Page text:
Rent Coach Mike Akerly

Q. I rent the top floor of a brownstone that has direct access to the roof which I use as private outdoor space. 

A few years ago, I built a deck and fencing on the roof.  Unfortunately, it was destroyed during Hurricane Sandy. 

Is my landlord responsible for repairing it?

A. No.  When a tenant makes capital improvements to a property they are generally responsible for the maintenance of those improvements. 

Even if your landlord explicitly approved of the installation of a roof deck and railing, that would not shift the liability for it to him or her unless your lease explicitly states otherwise. 

Furthermore, your landlord may be able to hold you liable if the improvements you made result in damage that the landlord is responsible for (e.g. puncturing the roof membrane which could result in water damage to the building).  

Though it is unlikely that it would be covered, you should check with your insurance company if you have renter’s insurance. 

 You could also ask your landlord if their insurance policy for the building would cover the loss, but bear in mind that a claim could potentially affect your landlord's premium and, in any case, many such policies explicitly state that tenants shall not have roof access other than in the event of an emergency.

 


Mike Akerly is a New York City real estate attorney, landlord, and real estate broker. He is also the publisher of the Greenwich Village blog VillageConfidential.     

Note: The information provided here is for informational purposes only. It should not be construed as legal advice and cannot substitute for the advice of a licensed professional applying their specialized knowledge to the particular circumstances of your case.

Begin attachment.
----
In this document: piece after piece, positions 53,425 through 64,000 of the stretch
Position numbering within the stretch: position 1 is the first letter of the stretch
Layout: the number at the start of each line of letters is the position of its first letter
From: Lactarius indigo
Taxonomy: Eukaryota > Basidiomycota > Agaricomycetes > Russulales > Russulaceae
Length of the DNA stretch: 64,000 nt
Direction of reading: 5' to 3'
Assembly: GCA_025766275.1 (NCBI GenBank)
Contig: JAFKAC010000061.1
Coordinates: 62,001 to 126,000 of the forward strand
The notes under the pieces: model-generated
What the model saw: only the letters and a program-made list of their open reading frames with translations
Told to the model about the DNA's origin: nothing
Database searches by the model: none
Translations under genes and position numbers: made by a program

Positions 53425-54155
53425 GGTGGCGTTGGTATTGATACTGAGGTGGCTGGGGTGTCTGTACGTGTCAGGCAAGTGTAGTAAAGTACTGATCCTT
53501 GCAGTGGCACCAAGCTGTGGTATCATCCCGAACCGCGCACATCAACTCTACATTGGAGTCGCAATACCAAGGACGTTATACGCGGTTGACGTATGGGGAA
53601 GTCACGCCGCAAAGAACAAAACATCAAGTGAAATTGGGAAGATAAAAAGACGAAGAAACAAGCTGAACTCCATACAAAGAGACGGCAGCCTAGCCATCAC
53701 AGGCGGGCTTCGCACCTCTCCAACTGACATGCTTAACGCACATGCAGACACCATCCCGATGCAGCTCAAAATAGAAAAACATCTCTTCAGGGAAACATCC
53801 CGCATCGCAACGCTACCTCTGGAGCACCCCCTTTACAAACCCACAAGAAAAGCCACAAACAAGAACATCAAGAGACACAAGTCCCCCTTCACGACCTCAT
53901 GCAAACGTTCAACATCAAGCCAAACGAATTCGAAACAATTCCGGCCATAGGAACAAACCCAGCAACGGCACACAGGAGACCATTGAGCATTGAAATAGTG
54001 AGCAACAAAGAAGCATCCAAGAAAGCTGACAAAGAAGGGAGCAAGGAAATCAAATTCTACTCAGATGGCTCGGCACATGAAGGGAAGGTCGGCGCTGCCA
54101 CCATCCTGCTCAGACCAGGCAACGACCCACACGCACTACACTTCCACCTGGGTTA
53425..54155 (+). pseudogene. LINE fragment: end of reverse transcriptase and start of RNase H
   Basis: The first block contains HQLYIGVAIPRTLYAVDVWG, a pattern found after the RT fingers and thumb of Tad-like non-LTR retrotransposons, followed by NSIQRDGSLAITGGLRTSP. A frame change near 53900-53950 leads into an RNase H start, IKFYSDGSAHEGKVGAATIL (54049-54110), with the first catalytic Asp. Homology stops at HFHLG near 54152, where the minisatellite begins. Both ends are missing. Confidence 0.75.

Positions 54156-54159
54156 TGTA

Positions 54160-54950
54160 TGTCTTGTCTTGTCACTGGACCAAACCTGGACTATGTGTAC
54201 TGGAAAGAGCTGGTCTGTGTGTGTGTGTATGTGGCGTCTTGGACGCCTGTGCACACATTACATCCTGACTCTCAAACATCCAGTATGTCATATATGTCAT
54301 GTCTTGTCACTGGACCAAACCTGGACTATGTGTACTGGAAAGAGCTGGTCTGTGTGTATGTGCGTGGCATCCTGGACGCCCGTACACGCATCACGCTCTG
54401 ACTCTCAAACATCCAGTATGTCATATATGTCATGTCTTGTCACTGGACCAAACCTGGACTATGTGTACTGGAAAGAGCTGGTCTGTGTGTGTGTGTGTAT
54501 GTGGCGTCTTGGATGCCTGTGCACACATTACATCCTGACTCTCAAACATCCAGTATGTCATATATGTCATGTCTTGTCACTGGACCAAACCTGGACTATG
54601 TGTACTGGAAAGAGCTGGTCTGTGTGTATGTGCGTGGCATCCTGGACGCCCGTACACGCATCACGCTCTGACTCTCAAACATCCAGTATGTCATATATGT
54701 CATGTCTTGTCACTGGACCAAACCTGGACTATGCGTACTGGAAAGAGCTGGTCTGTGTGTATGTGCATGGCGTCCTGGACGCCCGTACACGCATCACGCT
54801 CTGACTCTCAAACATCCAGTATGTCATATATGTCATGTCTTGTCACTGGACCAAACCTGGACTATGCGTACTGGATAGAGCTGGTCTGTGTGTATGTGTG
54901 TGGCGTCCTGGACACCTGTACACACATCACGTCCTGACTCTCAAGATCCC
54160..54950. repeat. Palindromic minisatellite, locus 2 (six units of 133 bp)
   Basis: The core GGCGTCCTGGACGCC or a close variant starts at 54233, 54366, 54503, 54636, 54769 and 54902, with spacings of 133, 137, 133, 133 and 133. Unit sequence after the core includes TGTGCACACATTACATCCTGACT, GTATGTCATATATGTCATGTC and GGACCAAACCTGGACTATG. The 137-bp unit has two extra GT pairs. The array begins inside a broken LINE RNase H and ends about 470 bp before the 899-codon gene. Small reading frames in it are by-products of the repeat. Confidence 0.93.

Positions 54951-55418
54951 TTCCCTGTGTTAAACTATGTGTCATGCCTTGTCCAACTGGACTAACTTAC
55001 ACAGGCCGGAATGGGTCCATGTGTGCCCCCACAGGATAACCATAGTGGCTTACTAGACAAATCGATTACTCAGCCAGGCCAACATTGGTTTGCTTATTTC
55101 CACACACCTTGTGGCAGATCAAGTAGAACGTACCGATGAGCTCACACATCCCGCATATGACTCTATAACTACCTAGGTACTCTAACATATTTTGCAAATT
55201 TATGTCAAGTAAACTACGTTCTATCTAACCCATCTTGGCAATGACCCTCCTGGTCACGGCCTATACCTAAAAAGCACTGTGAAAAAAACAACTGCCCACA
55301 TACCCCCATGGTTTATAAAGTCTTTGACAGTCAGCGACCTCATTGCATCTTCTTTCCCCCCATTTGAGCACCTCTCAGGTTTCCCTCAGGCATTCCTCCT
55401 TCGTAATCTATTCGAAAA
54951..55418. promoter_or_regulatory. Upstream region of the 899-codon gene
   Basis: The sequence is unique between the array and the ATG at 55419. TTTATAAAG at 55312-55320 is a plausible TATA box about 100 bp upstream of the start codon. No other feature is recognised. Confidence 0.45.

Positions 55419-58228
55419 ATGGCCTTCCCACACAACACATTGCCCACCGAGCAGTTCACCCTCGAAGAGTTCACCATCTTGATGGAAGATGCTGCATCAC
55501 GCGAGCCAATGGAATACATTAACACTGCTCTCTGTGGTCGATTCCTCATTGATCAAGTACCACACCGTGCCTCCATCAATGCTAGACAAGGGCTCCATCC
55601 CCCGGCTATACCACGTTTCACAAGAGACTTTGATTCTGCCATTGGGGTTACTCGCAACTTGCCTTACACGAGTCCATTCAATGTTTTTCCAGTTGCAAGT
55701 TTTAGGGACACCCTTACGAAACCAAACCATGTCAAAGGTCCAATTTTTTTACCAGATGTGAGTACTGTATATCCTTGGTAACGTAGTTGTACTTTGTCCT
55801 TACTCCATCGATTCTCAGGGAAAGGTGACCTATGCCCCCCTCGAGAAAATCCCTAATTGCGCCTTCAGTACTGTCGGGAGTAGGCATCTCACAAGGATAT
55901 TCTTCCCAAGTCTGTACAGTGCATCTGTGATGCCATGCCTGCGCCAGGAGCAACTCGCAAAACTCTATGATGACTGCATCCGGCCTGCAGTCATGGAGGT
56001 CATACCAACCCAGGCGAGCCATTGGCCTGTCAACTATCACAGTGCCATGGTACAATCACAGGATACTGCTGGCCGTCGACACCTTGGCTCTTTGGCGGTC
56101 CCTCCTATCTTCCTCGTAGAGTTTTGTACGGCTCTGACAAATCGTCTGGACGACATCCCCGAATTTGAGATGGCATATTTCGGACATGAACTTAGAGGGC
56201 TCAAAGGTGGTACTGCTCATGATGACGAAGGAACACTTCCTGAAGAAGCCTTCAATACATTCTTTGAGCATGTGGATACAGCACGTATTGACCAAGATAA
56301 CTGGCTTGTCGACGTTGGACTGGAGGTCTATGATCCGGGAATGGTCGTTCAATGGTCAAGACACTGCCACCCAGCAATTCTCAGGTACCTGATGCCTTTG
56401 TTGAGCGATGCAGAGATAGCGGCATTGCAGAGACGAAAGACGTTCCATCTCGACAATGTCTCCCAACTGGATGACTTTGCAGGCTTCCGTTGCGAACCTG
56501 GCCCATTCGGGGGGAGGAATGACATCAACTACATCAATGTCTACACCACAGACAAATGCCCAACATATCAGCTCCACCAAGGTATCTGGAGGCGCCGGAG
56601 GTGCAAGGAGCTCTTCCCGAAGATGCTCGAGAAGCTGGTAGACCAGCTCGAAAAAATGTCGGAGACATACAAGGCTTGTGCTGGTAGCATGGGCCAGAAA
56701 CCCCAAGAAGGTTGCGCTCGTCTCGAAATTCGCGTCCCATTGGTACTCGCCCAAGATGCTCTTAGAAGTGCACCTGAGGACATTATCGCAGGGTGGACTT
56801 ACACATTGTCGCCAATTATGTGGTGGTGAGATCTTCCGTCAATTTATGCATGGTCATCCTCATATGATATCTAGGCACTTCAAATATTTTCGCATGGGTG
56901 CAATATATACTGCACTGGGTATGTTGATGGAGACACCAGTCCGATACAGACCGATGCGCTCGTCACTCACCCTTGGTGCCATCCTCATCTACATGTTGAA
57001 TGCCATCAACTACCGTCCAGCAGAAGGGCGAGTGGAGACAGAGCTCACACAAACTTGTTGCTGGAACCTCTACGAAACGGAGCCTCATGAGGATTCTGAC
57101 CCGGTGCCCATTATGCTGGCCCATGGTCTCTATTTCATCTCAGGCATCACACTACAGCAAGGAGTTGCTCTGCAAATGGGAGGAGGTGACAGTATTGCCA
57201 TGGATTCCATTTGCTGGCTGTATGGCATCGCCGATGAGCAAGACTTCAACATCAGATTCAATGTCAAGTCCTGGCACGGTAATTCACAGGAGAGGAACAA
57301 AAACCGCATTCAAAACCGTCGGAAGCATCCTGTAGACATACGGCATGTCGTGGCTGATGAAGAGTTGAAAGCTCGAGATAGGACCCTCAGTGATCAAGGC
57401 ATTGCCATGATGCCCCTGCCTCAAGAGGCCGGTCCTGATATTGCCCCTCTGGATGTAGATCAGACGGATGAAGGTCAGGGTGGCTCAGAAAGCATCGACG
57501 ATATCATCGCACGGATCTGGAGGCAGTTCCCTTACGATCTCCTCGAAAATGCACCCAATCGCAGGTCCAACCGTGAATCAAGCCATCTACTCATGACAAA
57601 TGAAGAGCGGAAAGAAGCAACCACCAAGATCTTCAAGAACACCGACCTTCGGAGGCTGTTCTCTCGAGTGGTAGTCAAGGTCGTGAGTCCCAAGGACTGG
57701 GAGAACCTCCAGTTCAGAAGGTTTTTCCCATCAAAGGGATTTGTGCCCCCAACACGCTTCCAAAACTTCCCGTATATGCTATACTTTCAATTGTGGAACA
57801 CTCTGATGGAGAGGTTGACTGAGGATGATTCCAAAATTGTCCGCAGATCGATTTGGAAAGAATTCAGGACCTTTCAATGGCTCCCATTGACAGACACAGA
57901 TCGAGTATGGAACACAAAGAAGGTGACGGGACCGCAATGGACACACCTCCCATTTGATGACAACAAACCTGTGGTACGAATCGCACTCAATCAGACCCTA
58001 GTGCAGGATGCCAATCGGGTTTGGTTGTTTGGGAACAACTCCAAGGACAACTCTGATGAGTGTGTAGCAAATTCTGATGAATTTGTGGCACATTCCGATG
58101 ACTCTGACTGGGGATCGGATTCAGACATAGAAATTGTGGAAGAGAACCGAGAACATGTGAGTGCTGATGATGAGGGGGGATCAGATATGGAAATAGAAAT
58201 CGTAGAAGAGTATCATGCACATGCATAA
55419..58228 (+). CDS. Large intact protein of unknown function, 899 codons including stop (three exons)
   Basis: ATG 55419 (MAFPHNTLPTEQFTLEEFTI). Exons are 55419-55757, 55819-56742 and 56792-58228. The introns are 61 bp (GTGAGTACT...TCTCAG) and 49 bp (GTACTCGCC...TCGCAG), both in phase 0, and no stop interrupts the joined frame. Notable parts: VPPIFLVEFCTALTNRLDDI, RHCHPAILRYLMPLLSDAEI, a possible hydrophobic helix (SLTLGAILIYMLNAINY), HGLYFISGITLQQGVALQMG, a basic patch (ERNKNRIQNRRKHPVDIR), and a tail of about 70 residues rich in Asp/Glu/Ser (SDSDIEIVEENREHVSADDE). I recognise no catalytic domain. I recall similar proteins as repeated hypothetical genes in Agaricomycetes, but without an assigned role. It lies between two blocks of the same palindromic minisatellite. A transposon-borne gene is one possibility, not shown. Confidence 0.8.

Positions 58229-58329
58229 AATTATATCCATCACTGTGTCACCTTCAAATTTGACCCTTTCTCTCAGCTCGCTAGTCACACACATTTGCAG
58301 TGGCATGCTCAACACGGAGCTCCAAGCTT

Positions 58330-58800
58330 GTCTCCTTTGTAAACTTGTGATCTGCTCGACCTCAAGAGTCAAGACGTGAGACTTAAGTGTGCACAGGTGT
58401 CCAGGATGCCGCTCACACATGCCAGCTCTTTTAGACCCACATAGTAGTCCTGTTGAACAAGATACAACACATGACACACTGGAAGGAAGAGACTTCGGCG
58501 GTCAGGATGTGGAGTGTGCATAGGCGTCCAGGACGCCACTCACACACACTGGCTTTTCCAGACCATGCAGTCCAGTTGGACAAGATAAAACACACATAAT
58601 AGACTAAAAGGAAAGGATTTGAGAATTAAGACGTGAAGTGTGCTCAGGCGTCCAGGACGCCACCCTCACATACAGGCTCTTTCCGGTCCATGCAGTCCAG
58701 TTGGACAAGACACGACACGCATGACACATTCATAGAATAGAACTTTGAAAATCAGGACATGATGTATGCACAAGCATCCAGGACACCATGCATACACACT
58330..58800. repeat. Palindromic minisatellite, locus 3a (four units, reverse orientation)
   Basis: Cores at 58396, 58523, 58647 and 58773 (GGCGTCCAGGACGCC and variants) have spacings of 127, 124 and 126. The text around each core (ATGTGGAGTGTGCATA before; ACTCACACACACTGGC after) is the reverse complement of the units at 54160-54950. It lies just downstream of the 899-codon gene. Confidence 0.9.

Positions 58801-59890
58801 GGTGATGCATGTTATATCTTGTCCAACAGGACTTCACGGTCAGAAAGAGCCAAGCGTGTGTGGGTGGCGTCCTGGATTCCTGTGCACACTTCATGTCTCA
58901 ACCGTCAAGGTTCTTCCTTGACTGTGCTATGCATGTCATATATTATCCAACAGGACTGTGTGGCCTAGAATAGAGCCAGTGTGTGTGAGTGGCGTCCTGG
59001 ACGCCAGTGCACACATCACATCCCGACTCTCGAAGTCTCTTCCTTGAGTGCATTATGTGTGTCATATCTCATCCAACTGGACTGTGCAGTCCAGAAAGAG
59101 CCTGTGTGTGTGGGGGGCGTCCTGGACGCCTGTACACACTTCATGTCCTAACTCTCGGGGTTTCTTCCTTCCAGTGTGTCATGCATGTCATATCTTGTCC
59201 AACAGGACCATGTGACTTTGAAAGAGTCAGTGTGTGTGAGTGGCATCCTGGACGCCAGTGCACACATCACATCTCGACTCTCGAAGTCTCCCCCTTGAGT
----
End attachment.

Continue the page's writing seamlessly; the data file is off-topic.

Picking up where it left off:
Related posts:

What now? A post-Sandy guide to your rights as a refugee renter or owner

My crappy little tenement apartment stands up to Hurricane Sandy

Our experts give their best afterstorm advice, from why your trash chute smells that way, to property values, to that bathtub thing

Short-term rental resources for Sandy victims; some brokers waiving fees

A displaced owntowner offers his two cents, to management and residents alike

 

 

 

Note: BrickUnderground articles occasionally include Featured Partners and Resource Directory members when their expertise is relevant to the story.

About:

Rent Coach Mike Akerly is a NYC real estate attorney, landlord, real estate broker, and the publisher of the Greenwich Village blog VillageConfidential.